- Airbnb announced new policies on Thursday in an effort to crack down on unauthorised parties and address complaints by neighbours and city officials.
- The changes come on the heels of a deadly shooting at an Airbnb rental and concerns about fraud on the platform.
- While certain parties preapproved by hosts will still be allowed, Airbnb is banning “open-invite” parties, including those promoted on social media.
- Guests who violate the updated rules will be given one warning before they risk having their accounts suspended or shut down.
- Airbnb said it also planned to open hotlines for neighbours and city officials to lodge complaints.
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Airbnb said in a blog post Thursday that, starting in early 2020, it would ban all unauthorised parties and update its guest standards in an effort to address growing trust and safety concerns surrounding the platform.
Airbnb said it hoped to crack down on party houses by prohibiting any “open-invite” parties that were not preapproved by hosts, including those promoted by guests on social media. The new policy would also ban large parties and events in multifamily residences, such as apartments and condos, but would still allow hosts with single-family homes and professional event venues to set their own rules around events.
The updated guest standards address situations involving excessive noise, major cleanliness concerns, and unauthorised guests, parking, or smoking. While Airbnb has long required guests to follow hosts’ rules, it said the new policy created a “clear and actionable enforcement framework” in situations in which guests violate those rules. First-time violations will result in a warning and “required education on Airbnb rules,” while subsequent ones could mean account suspensions or removals.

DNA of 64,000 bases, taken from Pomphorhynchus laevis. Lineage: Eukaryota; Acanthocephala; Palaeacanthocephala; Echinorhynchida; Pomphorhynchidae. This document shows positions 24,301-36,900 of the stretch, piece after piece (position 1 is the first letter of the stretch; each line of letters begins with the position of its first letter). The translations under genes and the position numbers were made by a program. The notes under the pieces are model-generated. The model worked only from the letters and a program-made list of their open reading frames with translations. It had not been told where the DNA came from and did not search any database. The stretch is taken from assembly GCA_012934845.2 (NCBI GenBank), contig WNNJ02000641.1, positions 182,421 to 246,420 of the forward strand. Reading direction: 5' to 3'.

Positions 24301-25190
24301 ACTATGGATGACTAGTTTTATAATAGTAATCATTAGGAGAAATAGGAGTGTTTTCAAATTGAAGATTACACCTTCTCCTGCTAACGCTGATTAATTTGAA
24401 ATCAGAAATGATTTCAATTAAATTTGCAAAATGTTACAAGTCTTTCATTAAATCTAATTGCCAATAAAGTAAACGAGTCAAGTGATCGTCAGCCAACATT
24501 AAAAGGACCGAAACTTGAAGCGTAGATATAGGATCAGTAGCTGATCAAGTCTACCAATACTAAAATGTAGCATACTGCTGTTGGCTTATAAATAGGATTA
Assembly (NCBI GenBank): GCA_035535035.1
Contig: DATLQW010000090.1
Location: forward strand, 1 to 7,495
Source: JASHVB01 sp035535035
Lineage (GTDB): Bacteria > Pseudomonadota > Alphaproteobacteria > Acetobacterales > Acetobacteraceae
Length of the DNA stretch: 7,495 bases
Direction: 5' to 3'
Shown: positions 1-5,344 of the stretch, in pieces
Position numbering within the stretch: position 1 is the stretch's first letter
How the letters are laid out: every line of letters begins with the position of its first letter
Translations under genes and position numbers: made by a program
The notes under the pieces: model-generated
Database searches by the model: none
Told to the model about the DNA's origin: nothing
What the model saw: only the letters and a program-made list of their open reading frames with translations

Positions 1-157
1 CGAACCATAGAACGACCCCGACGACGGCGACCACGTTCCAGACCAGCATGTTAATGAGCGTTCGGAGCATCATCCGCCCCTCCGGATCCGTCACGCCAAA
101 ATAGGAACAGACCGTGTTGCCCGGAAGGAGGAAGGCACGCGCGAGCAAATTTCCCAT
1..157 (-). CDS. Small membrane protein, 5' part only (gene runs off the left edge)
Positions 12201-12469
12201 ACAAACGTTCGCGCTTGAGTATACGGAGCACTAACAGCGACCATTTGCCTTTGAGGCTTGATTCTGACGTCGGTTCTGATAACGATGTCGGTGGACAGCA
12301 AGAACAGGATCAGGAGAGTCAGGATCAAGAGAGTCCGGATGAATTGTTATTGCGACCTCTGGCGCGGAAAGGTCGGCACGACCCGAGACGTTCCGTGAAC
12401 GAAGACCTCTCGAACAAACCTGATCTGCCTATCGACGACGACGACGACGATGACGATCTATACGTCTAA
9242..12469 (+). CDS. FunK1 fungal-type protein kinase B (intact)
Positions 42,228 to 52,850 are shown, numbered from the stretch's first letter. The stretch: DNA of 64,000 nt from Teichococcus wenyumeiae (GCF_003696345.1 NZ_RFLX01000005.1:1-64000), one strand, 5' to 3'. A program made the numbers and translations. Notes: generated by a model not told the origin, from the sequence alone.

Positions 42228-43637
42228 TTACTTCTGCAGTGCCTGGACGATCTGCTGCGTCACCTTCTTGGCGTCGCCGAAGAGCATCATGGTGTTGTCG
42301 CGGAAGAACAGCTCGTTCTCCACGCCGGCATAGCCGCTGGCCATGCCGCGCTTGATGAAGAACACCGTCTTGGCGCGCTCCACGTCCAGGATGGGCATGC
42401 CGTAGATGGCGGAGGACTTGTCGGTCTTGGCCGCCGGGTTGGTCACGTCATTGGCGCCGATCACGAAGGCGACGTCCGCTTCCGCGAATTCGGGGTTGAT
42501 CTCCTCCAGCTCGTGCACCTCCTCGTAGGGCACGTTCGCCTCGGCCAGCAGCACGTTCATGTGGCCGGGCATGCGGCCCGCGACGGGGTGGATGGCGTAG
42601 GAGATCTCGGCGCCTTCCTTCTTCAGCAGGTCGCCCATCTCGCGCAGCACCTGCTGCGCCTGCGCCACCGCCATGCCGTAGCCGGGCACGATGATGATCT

Airbnb also said it had plans to launch hotlines for neighbours and city officials to contact the company with any concerns. In a blog post last month, the company detailed the planned staffing, rollout, and structure of its neighbour hotline. Airbnb said it would have more information in 2020 about its hotline for city officials.
The company’s announcement comes in response to growing concerns about trust and safety on the platform, including a recent deadly shooting at an Airbnb property in California and an extensive scam operation uncovered by the Vice reporter Allie Conti.
In the blog post, Airbnb’s vice president of trust, Margaret Richardson, said the policy changes were “part of a continued commitment to develop technological and human interventions to prevent, detect, and respond to safety issues that undermine trust within our community.”
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